I put just one question to the Minister. When energy experts are saying that North sea oil and gas will be in decline by the late 1980s, why are the Government considering installing a natural gas pipeline from the mainland to Northern Ireland? Why, when all the experts say that it would be much cheaper, would help the country, Northern Ireland and the mining industry if a coal-fired gas plant were installed in Northern Ireland, are the Government laying a gas pipeline?
With regard to the last point of the hon. Member for Hemsworth (Mr. Woodall), when I was responsible for those matters in Northern Ireland I recall that we had a large coal capacity. We then built a large oil capacity. The problem of supplying energy that is generated in Northern Ireland at a reasonable price remains. I suspect that the gas pipeline to which the hon. Gentleman referred is that from Kinsale in the south.
I thank the hon. Member for Midlothian (Mr. Eadie) for kindly welcoming me to these debates. I shall be glad to learn as much as I possibly can in as short a time as possible. I suspect that it is from people such as the hon. Gentleman that I shall learn important facts about the industry.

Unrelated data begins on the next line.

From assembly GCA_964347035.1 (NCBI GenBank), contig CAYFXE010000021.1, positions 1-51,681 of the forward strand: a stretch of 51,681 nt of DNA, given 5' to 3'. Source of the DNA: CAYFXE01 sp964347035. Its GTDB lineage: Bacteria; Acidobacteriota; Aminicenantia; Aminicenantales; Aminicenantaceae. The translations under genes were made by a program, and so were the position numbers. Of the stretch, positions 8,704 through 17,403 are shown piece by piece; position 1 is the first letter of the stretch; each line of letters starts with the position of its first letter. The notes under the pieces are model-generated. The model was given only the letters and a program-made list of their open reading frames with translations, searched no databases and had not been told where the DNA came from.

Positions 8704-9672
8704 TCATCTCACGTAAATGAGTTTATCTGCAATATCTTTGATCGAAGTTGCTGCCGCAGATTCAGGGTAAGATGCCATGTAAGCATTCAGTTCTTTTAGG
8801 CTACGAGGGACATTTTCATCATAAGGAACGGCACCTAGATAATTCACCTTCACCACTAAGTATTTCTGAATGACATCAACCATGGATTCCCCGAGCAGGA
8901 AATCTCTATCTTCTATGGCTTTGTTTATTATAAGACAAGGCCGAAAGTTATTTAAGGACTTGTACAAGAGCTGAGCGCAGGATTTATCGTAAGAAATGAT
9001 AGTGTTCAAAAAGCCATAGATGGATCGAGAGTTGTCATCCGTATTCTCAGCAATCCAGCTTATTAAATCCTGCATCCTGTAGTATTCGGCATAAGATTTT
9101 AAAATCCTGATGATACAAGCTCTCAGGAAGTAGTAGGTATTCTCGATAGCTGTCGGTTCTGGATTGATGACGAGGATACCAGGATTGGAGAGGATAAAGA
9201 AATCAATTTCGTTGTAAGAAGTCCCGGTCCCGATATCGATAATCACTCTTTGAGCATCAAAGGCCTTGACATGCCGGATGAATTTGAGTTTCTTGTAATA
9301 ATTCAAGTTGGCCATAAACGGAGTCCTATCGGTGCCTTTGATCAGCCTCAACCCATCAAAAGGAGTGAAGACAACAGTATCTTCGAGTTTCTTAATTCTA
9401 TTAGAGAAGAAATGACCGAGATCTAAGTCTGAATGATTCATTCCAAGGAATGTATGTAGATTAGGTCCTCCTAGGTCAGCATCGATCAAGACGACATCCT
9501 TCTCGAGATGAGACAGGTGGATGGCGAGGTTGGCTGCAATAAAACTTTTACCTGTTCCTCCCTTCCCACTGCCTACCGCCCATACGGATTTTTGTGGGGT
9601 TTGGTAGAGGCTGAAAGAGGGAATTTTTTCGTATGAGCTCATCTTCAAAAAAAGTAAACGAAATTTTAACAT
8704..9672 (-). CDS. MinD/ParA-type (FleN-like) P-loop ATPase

The hon. Member for Rhondda (Mr. Rogers) made an exceptional speech on a subject that he knows well—the coal industry in Wales. He spoke in a manner which was up to the high traditions that his predecessor ably demonstrated to the House. Those who knew his predecessor respected him greatly. I am sure that we shall hear much more from the hon. Gentleman. I wish him well.
The issues that have been raised fall into two parts. The first concern individual constituency problems relating to the closure or threatened closure of pits. The hon. Member for Clackmannan (Mr. O'Neill) raised the difficulties at Polmaise. I agree that circumstances there are extremely unsatisfactory. He will know that the problems associated with the transfer of men from Cardowan has resulted in disagreement whereas agreement had been reached with the NUM. I hope that better thoughts prevail in a day or two.